PRIME MINISTER: Yes I welcome that. I have always thought Tony Blair was an honest man of considerable courage on the Iraqi issue, and whilst it was a British inquiry, it is significant for the debate in Australia because much of the intelligence on which we relied was British and American intelligence for obvious reasons. And the fact that Lord Hutton, a respected judge, found that the intelligence agencies had not been subject to political interference in Britain in relation to that dossier, that’s relevant here. We didn’t manipulate intelligence in Australia any more than Tony Blair, according to Lord Hutton, manipulated this particular piece of intelligence, and those who have accused us of taking Australia to war on a lie owe me as much an apology as those who made an equal accusation against Tony Blair, owe him an apology.

JOURNALIST: So you’re expecting the Australian intelligence report to make similar conclusions to the Hutton report?

PRIME MINISTER: Well look I’m not going to speculate on what is in that. That is a report that is subject to certain processes. But we acted on extensive intelligence. We did not distort that intelligence, we did not tell the intelligence agencies what to put in their reports to us, and we made an honest decision based on the information then available to us, just as Mr Blair did. And I am saying to those who accused us of dishonesty – they owe us an apology.

JOURNALIST: Prime Minister, was any of the intelligence wrong?

PRIME MINISTER: Well that remains to be seen. You can only ever make a judgement based on the intelligence you have. If you wait for proof beyond all reasonable doubt, as I said more than a year ago, you face a potential Pearl Harbour situation.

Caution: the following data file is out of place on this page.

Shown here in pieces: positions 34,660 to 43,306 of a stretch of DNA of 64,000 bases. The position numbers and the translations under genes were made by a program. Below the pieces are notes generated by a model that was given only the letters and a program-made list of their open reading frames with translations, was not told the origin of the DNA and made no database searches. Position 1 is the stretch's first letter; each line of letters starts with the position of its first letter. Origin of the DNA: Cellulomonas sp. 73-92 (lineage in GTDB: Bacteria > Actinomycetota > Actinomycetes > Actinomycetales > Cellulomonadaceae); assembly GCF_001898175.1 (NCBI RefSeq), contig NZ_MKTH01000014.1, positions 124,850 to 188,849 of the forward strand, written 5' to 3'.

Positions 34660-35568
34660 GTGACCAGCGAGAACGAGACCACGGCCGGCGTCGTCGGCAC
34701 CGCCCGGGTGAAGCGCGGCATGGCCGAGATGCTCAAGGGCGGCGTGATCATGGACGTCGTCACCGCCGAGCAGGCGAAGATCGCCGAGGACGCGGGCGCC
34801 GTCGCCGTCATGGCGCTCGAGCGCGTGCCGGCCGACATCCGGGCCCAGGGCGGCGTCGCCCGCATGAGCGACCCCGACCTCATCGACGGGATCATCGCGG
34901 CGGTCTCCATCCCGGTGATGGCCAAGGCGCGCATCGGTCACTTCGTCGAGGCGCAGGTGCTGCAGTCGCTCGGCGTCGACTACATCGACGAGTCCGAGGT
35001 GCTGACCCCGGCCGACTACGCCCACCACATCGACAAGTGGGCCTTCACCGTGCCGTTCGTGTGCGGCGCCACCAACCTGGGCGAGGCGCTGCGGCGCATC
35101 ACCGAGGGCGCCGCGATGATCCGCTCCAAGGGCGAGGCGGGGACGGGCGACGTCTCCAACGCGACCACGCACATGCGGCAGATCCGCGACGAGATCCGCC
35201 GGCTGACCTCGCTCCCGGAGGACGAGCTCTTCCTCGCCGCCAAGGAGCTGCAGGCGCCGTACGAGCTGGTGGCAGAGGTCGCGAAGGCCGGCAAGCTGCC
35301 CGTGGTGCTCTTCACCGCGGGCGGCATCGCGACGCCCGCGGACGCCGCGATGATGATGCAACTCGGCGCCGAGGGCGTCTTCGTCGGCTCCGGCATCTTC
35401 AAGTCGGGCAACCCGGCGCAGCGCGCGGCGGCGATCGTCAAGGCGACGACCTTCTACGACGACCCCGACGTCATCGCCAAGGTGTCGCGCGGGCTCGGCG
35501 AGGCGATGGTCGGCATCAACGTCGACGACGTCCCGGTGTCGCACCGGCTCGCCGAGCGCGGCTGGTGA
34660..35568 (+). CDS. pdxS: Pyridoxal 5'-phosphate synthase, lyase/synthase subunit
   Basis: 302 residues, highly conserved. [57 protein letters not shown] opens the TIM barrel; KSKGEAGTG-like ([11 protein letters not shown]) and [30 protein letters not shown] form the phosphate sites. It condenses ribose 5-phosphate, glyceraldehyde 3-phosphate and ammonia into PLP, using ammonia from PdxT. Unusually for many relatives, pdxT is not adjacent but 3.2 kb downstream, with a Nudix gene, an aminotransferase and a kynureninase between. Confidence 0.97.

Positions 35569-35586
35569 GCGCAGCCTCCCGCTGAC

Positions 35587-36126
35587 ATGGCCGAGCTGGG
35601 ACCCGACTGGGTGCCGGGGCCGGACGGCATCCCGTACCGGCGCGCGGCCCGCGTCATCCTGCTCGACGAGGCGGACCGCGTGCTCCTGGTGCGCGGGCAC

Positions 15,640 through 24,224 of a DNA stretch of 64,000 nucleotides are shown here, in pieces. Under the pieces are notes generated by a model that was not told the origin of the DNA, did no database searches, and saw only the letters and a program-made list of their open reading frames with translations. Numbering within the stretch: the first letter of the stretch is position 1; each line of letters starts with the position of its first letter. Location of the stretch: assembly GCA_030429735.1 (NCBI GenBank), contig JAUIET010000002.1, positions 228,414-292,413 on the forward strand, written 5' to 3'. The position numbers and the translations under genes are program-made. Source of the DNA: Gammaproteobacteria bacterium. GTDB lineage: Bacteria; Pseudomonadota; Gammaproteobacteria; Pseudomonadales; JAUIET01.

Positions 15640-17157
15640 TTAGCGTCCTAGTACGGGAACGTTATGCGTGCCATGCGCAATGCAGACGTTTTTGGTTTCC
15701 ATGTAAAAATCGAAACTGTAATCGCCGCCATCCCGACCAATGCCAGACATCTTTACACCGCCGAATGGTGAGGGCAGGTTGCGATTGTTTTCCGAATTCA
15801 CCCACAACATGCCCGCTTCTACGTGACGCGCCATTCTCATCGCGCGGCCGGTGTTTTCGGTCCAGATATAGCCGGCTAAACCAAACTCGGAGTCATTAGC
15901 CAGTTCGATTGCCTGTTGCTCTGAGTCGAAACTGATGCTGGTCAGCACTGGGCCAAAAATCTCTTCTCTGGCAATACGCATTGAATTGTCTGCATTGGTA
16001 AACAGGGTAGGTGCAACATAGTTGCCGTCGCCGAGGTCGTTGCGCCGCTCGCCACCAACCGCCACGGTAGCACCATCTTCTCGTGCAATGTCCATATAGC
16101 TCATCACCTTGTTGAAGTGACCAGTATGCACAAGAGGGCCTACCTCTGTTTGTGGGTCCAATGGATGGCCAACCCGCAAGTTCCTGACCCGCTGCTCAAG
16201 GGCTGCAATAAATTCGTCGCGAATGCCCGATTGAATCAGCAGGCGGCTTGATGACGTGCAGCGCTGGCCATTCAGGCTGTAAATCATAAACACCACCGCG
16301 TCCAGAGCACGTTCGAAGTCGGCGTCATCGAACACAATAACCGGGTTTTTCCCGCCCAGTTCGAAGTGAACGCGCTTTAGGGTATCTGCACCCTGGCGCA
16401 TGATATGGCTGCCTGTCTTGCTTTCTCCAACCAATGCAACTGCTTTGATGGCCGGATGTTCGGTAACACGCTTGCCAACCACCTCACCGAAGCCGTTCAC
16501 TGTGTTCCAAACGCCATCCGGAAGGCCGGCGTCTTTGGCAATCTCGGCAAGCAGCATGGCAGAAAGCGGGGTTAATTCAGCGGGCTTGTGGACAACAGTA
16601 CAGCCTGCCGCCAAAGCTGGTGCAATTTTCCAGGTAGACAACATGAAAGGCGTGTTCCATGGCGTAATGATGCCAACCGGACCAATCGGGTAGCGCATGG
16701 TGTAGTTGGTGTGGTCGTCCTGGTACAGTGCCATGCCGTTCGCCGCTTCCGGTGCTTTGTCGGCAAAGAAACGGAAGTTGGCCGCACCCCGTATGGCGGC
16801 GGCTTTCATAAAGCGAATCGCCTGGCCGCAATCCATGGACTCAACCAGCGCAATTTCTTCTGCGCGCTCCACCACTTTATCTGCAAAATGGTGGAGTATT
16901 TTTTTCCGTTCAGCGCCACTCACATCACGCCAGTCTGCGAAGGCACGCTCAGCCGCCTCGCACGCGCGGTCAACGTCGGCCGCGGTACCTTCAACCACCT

JOURNALIST: Do you have doubt now?

PRIME MINISTER: Well I think it’s still too early to make a final judgement because investigations are still going on, and there are many possibilities. But I have no doubt that the judgement we took at the time was right. I have no doubt that it was a fair assessment based on the intelligence available to us – intelligence that I did not manipulate and intelligence that was honestly given by highly competent intelligence agencies.

JOURNALIST: The US free trade agreement seems to be in some difficulty. Will you or have you intervened personally?

PRIME MINISTER: Well I’m following it very closely Don – very closely indeed. It’s too early to say finally what is going to happen.

JOURNALIST: We keep hearing the PBS isn’t an issue, yet it does seem to be continually raised by the US negotiators. What exactly…

PRIME MINISTER: Oh people raise lots of things…

JOURNALIST: They seem to be spending a lot of the time talking about it.

PRIME MINISTER: People raise lots of things, but can I just repeat our position, and our position is that we’re not going to agree to anything – anything – that increases the price of drugs for Australian consumers.

JOURNALIST: Should the Australian cricket team go to Zimbabwe?

PRIME MINISTER: Well, that is ultimately a matter for the Australian Cricket Board or Cricket Australia as it calls itself to decide.

JOURNALIST: There are reports out of Nigeria today that the Nigerian Government has signed an accord with the the North Korean Government to share missile technology – have you heard anything?

PRIME MINISTER: I have not seen or heard of those reports.

JOURNALIST: Prime Minister, Mark Latham has assigned one his Shadow Ministers to look at community relationships including the issue of loneliness in the community – do you think there’s a role for politics to address that kind of problem?